Excellent piece today at Crisis: The War to Destroy the Eucharist

Do NOT miss this terrific article at Crisis by Jerome German: The War to Destroy the Eucharist.  He treats the issue of withholding Communion from  errant public figures but does so with amazing clarity.



We walk among saints and monsters. Such are the days with which we are blessed. It is the ultimate naïveté or denial to live in our era and to be oblivious of the fact that we are walking through a battlefield. Such oblivion pleases the powers of darkness a great deal. When the unarmed wander onto the battlefield, they need not be resisted; they will fall in due time.

On a battlefield, everything is a weapon: information, water, shelter, clothing, medicine, and last but certainly not least, food. Starving soldiers do not win wars. The supply line, or the lack thereof, will determine the outcome of a battle just as surely as the quality of the munitions or the training of the troops.


Those who receive unworthily do not even acknowledge the existence of the battlefield of life—the confrontation that permeates all of existence. Viaticum is of no value for the pusillanimous struggle they are waging on the battlefield of vanity, a silly little sociopolitical game of prestige and saving face, the stuff of middle-school popularity contests. Theirs is the immaturity that permeates our era. By supporting them in their sad little diversion from reality, our bishops are preventing their charges from marching onto the battlefield of life and are galvanizing their oblivion to the real battle. They thereby sacrifice these errant souls on the altar of their own petty clerical games of prestige and saving face.



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  1. Kathleen10 says:

    Mr. German needs to write on spiritual matters more often. What a profound essay he wrote. He beautifully frames the reality of what both bishops and political figures are doing. I have kind of speculated that when Jesus in the Blessed Sacrament is received unworthily, He may withdraw from the Eucharist, in some way the receiver could not possibly know. This is just my unknowing hypothesis of course, hopefully not offensive. But the reality is probably worse than that. Scripture warns about receiving unworthily, and the truth about what that act brings about in the spiritual realm for that individual is far more and worse than what can even be imagined. The bishops don’t know or don’t care, that this is the case. They are complicit in that reality.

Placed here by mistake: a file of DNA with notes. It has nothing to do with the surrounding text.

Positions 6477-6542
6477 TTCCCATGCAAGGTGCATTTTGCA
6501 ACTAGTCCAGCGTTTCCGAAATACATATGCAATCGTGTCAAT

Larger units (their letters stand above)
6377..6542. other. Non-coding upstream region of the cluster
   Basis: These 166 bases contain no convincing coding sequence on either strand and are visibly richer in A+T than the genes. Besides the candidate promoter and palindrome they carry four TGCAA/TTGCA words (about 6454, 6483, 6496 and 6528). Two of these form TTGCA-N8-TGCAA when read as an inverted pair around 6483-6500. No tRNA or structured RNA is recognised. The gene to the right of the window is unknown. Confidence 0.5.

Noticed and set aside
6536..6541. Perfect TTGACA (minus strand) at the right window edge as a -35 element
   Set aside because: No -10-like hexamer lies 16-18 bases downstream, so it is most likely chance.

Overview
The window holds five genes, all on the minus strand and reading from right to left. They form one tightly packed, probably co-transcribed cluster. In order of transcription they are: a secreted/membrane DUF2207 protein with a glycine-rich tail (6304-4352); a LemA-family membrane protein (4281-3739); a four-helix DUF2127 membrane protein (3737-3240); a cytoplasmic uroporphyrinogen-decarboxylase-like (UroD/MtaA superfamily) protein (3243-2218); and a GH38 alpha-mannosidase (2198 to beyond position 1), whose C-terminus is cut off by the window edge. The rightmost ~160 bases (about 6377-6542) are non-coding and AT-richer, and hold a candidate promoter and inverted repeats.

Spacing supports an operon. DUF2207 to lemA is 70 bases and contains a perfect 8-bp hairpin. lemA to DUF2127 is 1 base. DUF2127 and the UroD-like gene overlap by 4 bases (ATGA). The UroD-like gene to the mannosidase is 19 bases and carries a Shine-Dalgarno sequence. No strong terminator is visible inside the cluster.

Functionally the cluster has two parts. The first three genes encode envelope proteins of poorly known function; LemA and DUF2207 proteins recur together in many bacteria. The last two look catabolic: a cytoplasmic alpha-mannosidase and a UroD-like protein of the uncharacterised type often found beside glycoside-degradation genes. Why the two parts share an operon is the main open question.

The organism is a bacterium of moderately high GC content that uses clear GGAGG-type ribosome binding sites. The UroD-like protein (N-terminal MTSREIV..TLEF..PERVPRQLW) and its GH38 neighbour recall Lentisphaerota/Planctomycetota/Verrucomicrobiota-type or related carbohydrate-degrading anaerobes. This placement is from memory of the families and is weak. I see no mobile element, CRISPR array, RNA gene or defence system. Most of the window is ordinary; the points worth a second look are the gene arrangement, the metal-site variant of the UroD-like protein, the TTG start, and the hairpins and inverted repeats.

2. Suburbanbanshee says:

    Kathleen10 — St. Albert the Great writes about receiving the Eucharist sacramentally and spiritually. Normally, receiving sacramentally also included receiving spiritually. But he seemed to think that, as with other Sacraments received unworthily and without preparation, one could receive the Eucharist sacramentally without receiving it spiritually (at least until the person repented, etc.).

    So you’d get the sacramental graces (whether or not they expressed themselves until you amended things), but you wouldn’t get the spiritual graces that even a person just doing a spiritual Communion would get.

    This is probably not a good explanation, and I don’t know if that counts under how Eucharistic theology eventually worked out; but that was his idea.

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